With the proliferation of technology in the lives of our children today, we are beleaguered to find activities which engage young minds without involving a screen. Playing a sport is one of the best ways to build the physical skills and character that young people need to flourish – sportsmanship, competition, and teamwork come to mind. Another activity that dually provides the opportunity for young people to cultivate valuable skills and build character without a screen is one that, I dare say for fear of revealing my age (to those few who think I’m younger!), was popular when I was in elementary school and continues to be popular among a select group of mostly adult enthusiasts. The activity? Card collecting.
As someone who was in constant competition with my brother, I used to play baseball in an all-boys league, so naturally I started collecting baseball cards, too. From the coveted rookie cards to the all-star lineup, I was enthralled with finding that next great card and spent hours calculating my decisions to trade the right card for my collection.
This is why I was delighted to see card collecting pop up at Pinewood this year. Unfortunately, the context in which it was brought to my attention was less than encouraging. Students were continuously caught fighting over Pokemon cards in their quest to collect all cards in the Pokemon Card Series. Okay, it’s not Johnny Bench or Reggie Jackson, but it is using intellectual maneuvers to build a collection of something!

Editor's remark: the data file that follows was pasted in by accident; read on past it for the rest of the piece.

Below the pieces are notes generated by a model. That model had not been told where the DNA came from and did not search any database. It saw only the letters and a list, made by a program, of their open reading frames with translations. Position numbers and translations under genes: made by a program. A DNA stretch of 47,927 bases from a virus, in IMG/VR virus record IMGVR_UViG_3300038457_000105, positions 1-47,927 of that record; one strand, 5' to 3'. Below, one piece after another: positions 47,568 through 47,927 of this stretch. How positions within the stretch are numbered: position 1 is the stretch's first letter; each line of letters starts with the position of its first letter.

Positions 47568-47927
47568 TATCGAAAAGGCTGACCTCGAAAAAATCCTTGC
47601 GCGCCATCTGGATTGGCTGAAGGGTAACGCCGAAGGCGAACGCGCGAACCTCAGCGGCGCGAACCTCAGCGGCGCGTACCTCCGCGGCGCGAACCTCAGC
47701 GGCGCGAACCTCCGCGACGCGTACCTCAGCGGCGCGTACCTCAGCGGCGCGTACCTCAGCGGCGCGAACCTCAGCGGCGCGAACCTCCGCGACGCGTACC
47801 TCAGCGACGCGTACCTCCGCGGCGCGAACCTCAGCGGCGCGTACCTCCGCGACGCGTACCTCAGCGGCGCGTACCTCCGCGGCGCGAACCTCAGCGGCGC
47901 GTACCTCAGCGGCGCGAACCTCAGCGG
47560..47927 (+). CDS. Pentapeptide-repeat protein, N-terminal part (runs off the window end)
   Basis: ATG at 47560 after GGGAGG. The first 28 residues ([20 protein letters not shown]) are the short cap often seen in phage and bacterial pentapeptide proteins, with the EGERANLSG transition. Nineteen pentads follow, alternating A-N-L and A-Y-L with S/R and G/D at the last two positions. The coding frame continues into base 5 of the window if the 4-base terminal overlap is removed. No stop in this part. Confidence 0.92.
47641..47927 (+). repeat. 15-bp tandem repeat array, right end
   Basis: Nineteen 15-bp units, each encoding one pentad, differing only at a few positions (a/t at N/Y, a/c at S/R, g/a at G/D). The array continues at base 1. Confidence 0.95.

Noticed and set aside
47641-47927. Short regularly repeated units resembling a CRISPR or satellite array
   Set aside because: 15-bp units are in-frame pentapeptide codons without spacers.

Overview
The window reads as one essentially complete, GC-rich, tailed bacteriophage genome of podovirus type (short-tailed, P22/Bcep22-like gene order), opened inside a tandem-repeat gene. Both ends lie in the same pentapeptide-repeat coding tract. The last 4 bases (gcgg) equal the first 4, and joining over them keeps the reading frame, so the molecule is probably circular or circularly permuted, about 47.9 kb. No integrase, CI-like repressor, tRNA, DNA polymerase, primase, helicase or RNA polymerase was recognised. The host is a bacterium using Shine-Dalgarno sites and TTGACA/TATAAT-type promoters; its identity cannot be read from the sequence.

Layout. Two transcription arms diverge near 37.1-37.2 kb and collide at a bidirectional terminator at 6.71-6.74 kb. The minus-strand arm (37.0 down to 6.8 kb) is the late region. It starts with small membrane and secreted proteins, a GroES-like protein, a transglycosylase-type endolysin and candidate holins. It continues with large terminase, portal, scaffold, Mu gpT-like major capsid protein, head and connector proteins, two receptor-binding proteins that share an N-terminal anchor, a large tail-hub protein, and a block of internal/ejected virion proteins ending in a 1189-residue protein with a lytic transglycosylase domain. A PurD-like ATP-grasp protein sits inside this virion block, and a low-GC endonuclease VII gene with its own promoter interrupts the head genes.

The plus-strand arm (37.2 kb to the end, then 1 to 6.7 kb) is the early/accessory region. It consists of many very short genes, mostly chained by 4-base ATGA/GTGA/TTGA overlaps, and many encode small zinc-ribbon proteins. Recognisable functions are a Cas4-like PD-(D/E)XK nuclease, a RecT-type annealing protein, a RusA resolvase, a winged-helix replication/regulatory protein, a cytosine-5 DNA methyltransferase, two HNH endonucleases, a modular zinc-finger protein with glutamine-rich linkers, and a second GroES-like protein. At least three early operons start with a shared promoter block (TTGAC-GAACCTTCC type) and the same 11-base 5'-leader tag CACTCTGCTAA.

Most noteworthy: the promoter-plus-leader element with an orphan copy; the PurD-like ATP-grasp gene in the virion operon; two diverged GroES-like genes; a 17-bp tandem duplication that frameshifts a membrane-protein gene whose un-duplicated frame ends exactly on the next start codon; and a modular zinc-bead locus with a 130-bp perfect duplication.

So, rather than ban Pokemon cards from school, which would have been an easy way for us to avoid the fighting that can happen around the competition to collect, I decided that it would be much more productive to write this plea to our parents – a request to sit down with your child and share the beauty and benefits of building a collection, be it Pokemon cards, Hot Wheels cars, coins from around the world or anything that sparks a passion for the child. I ask that you talk to your child about how to build a collection the right way and about the ensuing joy that comes with getting that next piece in the collection by respectful means.
In discussing this with my colleague, she came across an article worth sharing here. In it, the author outlines 8 reasons why collecting something you love is good for a child’s brain. I share these 8 reasons with you here.
- Builds observational skills
- Improves organizational thinking
- Enhances pattern recognition
- Awakens a desire for knowledge
- Inspires creativity
- May forge a commitment to a good cause
- Fosters social connections
- May pave the way to a career
It’s indisputable. The value of collecting something a child is passionate about has resounding benefit on the human brain and human character – and hopefully doesn’t involve a computer screen. As such, we will continue to allow those Pokemon cards to be shared, traded and collected at Pinewood. There’s good reason to do so. And, our parents must be our partners in conveying the best ways for their children to do so.
As for my baseball card collection, which is packed away in my parents’ house in Ohio, it is waiting for my 5-year old son to take over one day around this time of the year…as the World Series is about to begin!